Discovering a cultural identity
Viewpoint by Jacob Beltran
Published: Monday, March 5, 2012
Updated: Monday, March 5, 2012 18:03
After spending all 21 years of my life in San Antonio and only leaving Texas once to visit California at the age of 8, I've been raised in a place that has many Mexican traditions along with the traditions of other cultures such as German and Irish.
I've never actually been deep into any culture, and traditions such as making enchiladas and homemade tortillas have never been a big part of my life growing up.
Hispanic, Spanish, Latino and Chicano are all words I wouldn't use to describe myself. I'm not Spanish because I'm not from Spain; I'm not Latino because I don't relate to Latin America; and Chicano is a radical title, something I'm not.
Yet, I would fit into one of those categories on a government form or job application. The only reason I call myself a Mexican-American is because my lineage is based in Mexico, but that's far back in history.
During a family "what are we" discussion, my aunt said she never wanted us to call her Hispanic, rather Mexican-American. She felt the term Hispanic was a reference to people from Spain, and not to the Mexican-American population in general. My mother and grandmother agreed but didn't see us avoiding the classification.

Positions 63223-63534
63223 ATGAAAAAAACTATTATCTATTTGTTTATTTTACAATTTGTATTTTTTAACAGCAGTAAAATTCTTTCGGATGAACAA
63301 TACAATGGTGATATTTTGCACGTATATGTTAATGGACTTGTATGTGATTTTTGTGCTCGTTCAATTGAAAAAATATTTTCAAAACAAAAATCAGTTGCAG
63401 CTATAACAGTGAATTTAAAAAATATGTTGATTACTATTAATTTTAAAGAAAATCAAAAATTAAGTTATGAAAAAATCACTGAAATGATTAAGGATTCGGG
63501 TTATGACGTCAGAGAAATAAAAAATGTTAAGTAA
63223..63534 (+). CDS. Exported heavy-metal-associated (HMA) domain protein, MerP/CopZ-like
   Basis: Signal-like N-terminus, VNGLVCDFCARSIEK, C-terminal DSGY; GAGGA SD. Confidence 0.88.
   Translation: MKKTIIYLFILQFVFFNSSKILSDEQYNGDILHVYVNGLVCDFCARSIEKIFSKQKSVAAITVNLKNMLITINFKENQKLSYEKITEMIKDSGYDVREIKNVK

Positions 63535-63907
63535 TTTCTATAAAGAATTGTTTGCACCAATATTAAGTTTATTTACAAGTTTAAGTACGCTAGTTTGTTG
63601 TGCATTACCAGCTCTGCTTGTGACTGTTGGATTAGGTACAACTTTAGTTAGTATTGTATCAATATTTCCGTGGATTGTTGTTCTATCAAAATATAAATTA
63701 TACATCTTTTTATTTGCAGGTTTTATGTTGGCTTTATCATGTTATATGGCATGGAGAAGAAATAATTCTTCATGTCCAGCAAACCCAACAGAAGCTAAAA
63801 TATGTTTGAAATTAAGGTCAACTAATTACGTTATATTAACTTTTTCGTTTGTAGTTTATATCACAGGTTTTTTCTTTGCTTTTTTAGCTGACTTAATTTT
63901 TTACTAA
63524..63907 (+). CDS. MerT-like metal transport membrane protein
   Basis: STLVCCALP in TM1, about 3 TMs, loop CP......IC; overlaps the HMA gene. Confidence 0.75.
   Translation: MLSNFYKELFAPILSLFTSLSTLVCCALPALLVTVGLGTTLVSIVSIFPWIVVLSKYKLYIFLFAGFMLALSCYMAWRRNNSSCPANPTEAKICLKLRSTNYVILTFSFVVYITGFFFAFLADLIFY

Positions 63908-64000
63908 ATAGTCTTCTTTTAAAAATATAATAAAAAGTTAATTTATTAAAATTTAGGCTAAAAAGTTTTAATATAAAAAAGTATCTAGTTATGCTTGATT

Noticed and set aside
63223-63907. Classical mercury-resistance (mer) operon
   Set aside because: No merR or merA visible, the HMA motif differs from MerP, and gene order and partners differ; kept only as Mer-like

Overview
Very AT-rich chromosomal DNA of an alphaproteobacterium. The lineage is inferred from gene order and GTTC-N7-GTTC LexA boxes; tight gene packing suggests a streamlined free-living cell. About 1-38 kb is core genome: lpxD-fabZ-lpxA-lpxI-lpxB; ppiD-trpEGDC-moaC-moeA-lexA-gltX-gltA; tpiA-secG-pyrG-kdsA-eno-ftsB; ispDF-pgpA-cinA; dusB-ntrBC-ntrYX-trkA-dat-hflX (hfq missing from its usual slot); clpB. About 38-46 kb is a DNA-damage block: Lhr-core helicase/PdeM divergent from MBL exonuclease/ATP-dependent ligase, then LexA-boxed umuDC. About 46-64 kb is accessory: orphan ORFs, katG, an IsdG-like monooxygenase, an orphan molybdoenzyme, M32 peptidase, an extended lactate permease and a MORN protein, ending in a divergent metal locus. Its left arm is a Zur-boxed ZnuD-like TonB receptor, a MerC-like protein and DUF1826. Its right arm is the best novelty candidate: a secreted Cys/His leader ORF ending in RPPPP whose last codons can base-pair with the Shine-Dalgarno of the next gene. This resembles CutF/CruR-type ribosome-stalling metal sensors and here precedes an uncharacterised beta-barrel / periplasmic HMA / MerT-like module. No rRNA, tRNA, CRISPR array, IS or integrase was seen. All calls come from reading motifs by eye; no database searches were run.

When my mother went to Thomas Jefferson High School in 1962-63, there was still a large amount of prejudice against Mexican-Americans with pronounced accents.
My mother said she would pronounce her "sh" sound as a "ch" sound, and when she spoke, her teachers got mad at her for not speaking proper English and speaking Spanish.
So I wasn't forced to speak Spanish growing up. My family never passed down the tongue to my brothers because it wasn't socially accepted at the time.
We're not the only ones though.
During my ENGL 2322, British Literature 1, class I met other Mexican-Americans who were in the same situation.
We're Mexican-Americans, but we have neither the deep culture nor the language, and so we had to take it upon ourselves to learn Spanish on our own if we learned it at all.
I'm proud of what I've learned to speak thus far, but I still have a way to go before sounding natural.
When I was in grade school, I remember eating Spanish rice and asking my mother what it would be like to be Hispanic. She laughed and said, "But you are Hispanic," and that was how I discovered my heritage: by eating Spanish rice.
In high school, I was asked by my Spanish teacher to attend a Mexican culture celebration at Municipal Auditorium.
As a mariachi band performed, it seemed everyone in the audience sang along with songs they played, as I sat silent. I couldn't recognize a single song, aside from "Volver Volver," but even then, it was sung differently than I remembered.
Thankfully, I've never truly come under fire from any prejudices, especially living in San Antonio.
But I've never felt like a Mexican, or like I even belong to one specific culture for that matter. I've just felt like an American in these United States.